A discussion of generalisation with regards to delicacy seems to be a relatively easy task; after all, the notions of ‘general’ and ‘specific’ features are bound up in the very notion of delicacy. On closer inspection, this initial link is justified, since it is the case that less delicate descriptions contain the information that is common between the more delicate options. This can be seen above, where the less delicate category of modalization retains the feature that is common to both (1a.) and (1b.): the property of specifying a level of commitment to a proposition. Or take another example from the overall system of MOOD, that of MOOD TYPE. The more abstract feature of indicative specifies that the sentence contains both a Subject and a Finite, and that this property is common to all of the more delicate system features that it dominates, be they interrogative or declarative. Whatever differentiates more delicate options, the properties that define the more abstract category must be inherited by them all (Halliday and Matthiessen 1999: 326). In this way, the dimension of delicacy generalises over texts, and therefore abstraction in this case carries this meaning.

The question of whether a move in decreasing delicacy involves decontextualisation is a subtle one, but we believe that the correct answer is in the negative. The complicating factor is that it at first seems obvious that a less delicate point like indicative will describe a larger amount of cases than a more delicate feature that it dominates, like declarative. It might seem tempting to argue that this fact results in delicacy involving the notion of decontextualisation, given the summary at the end of the last section.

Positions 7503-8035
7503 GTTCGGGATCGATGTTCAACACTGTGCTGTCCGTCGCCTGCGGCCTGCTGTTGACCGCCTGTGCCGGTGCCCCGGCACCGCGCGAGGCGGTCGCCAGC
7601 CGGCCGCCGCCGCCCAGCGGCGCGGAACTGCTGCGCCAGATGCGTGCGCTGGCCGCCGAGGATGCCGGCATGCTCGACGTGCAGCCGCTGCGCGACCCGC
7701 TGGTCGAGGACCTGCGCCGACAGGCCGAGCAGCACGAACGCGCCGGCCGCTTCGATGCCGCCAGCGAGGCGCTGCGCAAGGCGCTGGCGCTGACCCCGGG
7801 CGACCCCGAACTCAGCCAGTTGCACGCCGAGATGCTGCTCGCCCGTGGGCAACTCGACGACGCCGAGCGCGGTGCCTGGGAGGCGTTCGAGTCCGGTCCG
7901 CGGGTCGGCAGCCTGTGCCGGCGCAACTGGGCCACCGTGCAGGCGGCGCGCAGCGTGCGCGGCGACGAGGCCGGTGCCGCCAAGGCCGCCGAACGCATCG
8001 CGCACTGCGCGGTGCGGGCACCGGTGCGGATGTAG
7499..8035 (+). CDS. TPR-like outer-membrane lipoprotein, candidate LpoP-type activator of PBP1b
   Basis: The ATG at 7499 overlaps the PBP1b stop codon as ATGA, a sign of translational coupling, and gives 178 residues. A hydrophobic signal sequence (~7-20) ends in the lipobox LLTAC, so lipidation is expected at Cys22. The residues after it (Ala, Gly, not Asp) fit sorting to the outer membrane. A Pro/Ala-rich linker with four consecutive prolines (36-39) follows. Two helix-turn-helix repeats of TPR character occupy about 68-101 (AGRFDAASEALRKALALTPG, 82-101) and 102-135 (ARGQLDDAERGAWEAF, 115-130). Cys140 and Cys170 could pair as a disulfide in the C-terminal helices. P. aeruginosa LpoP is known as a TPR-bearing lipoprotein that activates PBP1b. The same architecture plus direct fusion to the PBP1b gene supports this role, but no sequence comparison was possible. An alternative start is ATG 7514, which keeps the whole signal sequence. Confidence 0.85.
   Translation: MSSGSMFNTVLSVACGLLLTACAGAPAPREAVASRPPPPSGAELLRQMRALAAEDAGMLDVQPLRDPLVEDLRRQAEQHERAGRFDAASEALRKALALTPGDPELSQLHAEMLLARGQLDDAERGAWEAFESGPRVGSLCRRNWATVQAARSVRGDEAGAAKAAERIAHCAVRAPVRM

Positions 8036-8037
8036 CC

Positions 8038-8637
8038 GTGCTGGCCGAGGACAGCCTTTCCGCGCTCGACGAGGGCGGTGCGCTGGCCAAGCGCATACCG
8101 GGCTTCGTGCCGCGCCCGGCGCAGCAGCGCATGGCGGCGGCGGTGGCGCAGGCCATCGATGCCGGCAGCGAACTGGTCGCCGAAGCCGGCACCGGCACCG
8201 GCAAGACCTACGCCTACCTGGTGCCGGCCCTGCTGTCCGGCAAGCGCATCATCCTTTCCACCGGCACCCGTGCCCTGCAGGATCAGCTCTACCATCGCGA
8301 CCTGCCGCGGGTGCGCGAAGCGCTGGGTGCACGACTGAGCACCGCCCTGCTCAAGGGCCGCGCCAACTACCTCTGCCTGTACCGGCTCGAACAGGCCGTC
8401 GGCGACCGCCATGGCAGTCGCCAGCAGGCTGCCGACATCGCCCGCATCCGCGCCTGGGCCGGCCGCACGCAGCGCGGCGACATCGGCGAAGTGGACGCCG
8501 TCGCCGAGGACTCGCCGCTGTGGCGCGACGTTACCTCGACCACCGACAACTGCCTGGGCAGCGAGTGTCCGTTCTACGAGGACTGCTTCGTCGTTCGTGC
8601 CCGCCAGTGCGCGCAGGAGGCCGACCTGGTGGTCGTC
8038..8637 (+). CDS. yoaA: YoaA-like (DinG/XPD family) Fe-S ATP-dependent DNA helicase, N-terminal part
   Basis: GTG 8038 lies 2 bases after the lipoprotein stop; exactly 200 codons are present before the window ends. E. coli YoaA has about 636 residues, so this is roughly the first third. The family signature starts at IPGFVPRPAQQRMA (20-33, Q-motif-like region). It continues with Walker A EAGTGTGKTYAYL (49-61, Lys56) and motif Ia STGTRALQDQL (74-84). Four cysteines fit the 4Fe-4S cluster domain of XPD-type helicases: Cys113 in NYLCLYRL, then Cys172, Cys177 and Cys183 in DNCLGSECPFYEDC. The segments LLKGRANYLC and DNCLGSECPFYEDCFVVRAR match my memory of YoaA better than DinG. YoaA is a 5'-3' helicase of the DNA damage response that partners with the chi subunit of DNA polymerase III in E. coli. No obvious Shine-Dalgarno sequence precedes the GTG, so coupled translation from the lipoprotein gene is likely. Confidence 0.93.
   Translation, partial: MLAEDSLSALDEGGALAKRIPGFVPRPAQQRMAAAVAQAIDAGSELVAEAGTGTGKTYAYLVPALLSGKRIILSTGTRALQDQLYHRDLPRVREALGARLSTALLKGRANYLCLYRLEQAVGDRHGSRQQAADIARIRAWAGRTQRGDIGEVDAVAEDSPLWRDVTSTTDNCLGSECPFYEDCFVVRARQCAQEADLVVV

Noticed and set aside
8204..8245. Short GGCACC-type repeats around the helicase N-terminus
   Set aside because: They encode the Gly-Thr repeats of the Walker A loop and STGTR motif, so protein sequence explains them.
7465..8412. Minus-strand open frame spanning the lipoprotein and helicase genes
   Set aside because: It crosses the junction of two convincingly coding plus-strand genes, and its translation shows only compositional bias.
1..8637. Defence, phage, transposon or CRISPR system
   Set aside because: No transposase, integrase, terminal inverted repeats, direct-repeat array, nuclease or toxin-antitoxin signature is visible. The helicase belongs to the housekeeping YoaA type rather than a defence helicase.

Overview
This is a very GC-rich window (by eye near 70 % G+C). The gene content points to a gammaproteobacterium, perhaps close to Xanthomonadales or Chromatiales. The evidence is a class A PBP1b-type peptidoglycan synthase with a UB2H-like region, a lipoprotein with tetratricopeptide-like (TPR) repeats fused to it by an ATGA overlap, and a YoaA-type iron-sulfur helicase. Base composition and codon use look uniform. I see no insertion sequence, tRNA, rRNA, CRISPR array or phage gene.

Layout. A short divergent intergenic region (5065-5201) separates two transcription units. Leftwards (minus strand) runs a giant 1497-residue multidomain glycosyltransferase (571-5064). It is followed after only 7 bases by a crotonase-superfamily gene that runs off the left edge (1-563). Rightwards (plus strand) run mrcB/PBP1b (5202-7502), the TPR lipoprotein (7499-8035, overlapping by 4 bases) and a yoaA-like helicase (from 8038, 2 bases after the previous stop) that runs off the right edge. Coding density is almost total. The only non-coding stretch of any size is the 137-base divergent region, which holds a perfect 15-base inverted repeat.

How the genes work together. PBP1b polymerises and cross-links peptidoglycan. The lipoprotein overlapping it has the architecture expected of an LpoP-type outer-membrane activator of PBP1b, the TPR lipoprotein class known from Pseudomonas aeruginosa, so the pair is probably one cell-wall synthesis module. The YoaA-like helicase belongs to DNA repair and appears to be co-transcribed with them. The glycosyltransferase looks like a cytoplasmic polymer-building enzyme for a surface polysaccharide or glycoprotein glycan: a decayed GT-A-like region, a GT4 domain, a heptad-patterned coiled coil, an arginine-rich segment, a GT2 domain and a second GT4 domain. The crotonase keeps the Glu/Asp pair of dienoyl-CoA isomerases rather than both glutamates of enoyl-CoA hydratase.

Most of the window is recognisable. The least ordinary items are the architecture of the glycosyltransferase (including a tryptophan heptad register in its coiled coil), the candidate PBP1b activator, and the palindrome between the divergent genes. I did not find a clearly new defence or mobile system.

However, this initially attractive view can be refuted by remembering that the overall function of the system network is to describe the potential for meaning making activity in an aspect of a given language. The system network, then, divides up this potential in different ways according to the pragmatic considerations discussed earlier; within the overall potential of linguistic meaning making, there are many ways of dividing up this potential depending on what the linguist is intending to examine. Considering the lexicogrammatical potential of language, the most abstract way this potential can be divided up is in three: into the simultaneous systems of transitivity, mood, and theme. Many years of linguistic description and hypothesising has told us that there are many more ways to divide up this potential even further. SFL scholars represent these means of further divisions in system networks. However, regardless of the number of ways this potential is split, it still involves the same linguistic capability. The question, then, is not whether a less delicate system feature like indicative is more removed from a situation than a more delicate option like interrogative, but instead the comparison should be made between indicative and all of the system features it dominates. Put in this way, it is clear that the same underlying potential is being described, and therefore these two levels of abstraction are at the same level of decontextualisation. We feel justified, therefore, in not including this aspect of abstraction in the meaning of delicacy.